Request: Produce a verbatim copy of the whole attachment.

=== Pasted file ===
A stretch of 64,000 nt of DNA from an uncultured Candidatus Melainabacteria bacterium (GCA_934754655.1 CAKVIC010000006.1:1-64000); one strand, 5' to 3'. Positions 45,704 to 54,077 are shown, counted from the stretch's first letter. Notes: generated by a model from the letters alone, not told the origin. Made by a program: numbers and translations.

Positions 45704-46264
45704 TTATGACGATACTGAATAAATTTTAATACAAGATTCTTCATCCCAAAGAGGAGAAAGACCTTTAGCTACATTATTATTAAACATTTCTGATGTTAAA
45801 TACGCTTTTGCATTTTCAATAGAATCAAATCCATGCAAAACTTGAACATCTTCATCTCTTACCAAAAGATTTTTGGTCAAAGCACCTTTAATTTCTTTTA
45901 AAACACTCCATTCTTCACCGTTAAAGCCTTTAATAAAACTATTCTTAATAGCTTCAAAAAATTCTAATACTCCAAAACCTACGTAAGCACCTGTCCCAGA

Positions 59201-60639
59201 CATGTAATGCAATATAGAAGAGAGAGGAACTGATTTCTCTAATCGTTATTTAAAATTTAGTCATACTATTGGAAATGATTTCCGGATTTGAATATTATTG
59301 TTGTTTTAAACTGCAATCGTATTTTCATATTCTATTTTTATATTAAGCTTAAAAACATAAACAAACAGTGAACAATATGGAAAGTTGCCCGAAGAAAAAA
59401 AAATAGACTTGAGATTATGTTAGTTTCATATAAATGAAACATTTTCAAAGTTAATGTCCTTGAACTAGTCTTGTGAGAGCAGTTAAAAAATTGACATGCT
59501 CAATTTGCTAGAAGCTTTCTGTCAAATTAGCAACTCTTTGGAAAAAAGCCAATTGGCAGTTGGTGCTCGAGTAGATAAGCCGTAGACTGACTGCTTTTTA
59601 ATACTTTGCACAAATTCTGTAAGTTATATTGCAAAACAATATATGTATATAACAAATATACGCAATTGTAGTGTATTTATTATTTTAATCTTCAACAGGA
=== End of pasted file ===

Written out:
A stretch of 64,000 nt of DNA from an uncultured Candidatus Melainabacteria bacterium (GCA_934754655.1 CAKVIC010000006.1:1-64000); one strand, 5' to 3'. Positions 45,704 to 54,077 are shown, counted from the stretch's first letter. Notes: generated by a model from the letters alone, not told the origin. Made by a program: numbers and translations.

Positions 45704-46264
45704 TTATGACGATACTGAATAAATTTTAATACAAGATTCTTCATCCCAAAGAGGAGAAAGACCTTTAGCTACATTATTATTAAACATTTCTGATGTTAAA
45801 TACGCTTTTGCATTTTCAATAGAATCAAATCCATGCAAAACTTGAACATCTTCATCTCTTACCAAAAGATTTTTGGTCAAAGCACCTTTAATTTCTTTTA
45901 AAACACTCCATTCTTCACCGTTAAAGCCTTTAATAAAACTATTCTTAATAGCTTCAAAAAATTCTAATACTCCAAAACCTACGTAAGCACCTGTCCCAGA

Positions 59201-60639
59201 CATGTAATGCAATATAGAAGAGAGAGGAACTGATTTCTCTAATCGTTATTTAAAATTTAGTCATACTATTGGAAATGATTTCCGGATTTGAATATTATTG
59301 TTGTTTTAAACTGCAATCGTATTTTCATATTCTATTTTTATATTAAGCTTAAAAACATAAACAAACAGTGAACAATATGGAAAGTTGCCCGAAGAAAAAA
59401 AAATAGACTTGAGATTATGTTAGTTTCATATAAATGAAACATTTTCAAAGTTAATGTCCTTGAACTAGTCTTGTGAGAGCAGTTAAAAAATTGACATGCT
59501 CAATTTGCTAGAAGCTTTCTGTCAAATTAGCAACTCTTTGGAAAAAAGCCAATTGGCAGTTGGTGCTCGAGTAGATAAGCCGTAGACTGACTGCTTTTTA
59601 ATACTTTGCACAAATTCTGTAAGTTATATTGCAAAACAATATATGTATATAACAAATATACGCAATTGTAGTGTATTTATTATTTTAATCTTCAACAGGA